Tom Neltner, J.D., is Chemicals Policy Director.
Senator Markey (D-MA) asked FDA if it can require a label to tell consumers when the food they are eating contains chemicals it has not reviewed for safety. In his April 26 letter, he asked the agency to respond by May 17.
In May 2015, 36% of consumers said that chemicals in food was their most important food safety issue and 23% of consumer said they changed their purchase habits out of concern with chemicals in their food. Leading food manufacturers responded by reformulating their products to remove artificial flavors and colors.
What if these same consumers knew that chemicals added to their food had not been reviewed for safety by the Food and Drug Administration (FDA)? As the Natural Resources Defense Council made clear two years ago, 56 food additive makers chose to avoid FDA’s scrutiny by taking advantage of a loophole in the law for “Generally Recognized as Safe” (GRAS) substances. They purposely chose not to be transparent by keeping secret the safety evaluation conducted by their employees or consultants. These companies appear to make only a few of the estimated 1000 chemicals that FDA has not checked for safety or is aware they exist.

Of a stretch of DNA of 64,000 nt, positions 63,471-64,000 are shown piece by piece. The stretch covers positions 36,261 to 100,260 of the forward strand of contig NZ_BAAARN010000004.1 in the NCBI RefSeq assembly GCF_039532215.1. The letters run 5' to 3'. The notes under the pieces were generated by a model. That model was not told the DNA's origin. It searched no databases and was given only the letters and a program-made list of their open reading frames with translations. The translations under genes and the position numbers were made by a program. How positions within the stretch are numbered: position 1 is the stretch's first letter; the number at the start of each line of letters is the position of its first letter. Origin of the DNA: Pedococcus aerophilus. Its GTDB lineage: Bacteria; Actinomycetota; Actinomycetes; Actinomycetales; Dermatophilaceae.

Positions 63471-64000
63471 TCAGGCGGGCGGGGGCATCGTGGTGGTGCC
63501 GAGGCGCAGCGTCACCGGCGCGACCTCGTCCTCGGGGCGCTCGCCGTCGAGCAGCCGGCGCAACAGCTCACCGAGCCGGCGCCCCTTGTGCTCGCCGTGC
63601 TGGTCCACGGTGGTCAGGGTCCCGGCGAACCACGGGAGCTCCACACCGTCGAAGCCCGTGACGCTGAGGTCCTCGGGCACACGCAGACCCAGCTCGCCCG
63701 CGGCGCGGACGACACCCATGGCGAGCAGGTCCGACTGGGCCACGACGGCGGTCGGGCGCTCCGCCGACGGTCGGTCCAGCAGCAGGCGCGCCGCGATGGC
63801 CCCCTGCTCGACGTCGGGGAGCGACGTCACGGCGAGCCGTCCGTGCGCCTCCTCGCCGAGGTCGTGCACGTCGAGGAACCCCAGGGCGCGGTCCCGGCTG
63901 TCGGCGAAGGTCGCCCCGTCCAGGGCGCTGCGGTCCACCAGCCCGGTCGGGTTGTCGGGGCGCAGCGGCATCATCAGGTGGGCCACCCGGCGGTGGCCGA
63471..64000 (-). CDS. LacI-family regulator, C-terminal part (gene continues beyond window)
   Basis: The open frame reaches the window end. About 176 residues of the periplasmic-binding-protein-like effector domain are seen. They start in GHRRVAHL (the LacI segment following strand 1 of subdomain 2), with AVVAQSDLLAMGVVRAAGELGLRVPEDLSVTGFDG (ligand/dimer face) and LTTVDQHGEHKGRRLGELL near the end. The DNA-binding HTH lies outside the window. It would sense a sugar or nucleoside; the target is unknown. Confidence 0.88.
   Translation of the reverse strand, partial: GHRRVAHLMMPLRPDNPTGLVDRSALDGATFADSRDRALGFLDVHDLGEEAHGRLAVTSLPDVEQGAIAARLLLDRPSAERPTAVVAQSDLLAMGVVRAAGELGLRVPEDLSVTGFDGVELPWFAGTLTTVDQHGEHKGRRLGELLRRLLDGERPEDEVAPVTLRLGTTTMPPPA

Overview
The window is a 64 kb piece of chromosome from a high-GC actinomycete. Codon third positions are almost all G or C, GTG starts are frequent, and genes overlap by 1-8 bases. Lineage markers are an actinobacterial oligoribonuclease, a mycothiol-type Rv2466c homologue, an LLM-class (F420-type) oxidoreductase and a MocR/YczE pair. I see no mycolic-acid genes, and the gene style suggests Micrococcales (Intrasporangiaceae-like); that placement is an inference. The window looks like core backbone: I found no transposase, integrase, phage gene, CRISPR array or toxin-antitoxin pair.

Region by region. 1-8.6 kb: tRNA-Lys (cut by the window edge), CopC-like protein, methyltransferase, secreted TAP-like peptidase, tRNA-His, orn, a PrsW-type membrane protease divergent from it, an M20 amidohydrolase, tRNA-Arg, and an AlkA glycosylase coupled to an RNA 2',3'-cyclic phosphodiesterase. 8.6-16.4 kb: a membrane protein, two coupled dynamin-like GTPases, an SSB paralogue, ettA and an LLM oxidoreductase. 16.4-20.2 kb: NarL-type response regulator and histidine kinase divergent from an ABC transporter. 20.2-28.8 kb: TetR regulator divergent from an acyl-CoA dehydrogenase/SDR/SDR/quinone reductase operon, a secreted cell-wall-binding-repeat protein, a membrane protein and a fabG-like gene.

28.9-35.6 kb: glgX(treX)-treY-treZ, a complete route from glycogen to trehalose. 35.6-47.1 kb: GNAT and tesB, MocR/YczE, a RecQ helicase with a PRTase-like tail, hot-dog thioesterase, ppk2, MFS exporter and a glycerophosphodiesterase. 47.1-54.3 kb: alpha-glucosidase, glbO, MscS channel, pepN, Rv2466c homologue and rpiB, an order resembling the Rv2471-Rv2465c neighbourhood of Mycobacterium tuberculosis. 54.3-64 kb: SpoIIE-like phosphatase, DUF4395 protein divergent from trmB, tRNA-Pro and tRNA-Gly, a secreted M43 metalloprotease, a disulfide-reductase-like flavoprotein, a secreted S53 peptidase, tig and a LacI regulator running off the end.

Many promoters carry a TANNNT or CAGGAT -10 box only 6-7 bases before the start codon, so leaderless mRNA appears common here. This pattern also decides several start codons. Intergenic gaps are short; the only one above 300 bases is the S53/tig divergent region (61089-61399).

In February, we learned that 51% of consumers think that safety means not only that a product is free of harmful ingredients but that its labeling is clear and accurate. Forty-seven percent want clear information on ingredients and sourcing. With this in mind, it’s fair to assume that consumers also expect that all food chemicals are safe and known to the FDA. Many consumers would likely not buy products where the labeling failed to disclose that the food they serve their families contained ingredients the FDA has admitted it “cannot vouch for their safety".
On April 26, Senator Edward Markey (D-MA) put the issue front and center when he asked FDA whether it has “sufficient authority to require a special label on any foods or beverages containing ingredients that have been self-determined to be GRAS without an FDA review?” If FDA had sufficient authority, then “what would the label look like?” Read More
Boma Brown-West is a Manager, Consumer Health Corporate Partnerships Program and Jennifer McPartland, Ph.D., is a Senior Scientist with the Health Program
It’s been two and a half years since Walmart first committed to adopting a sustainable chemistry policy. Since then, consumers, companies and advocates have been watching the retailer with interest. Today, Walmart released its ninth annual Global Responsibility Report (GRR), which outlines its environmental and social activities for the past year. For the first time, this report includes information about the progress it has made against its Sustainable Chemistry Policy adopted in 2013, which aimed for more transparency of product ingredients and safer formulations of products.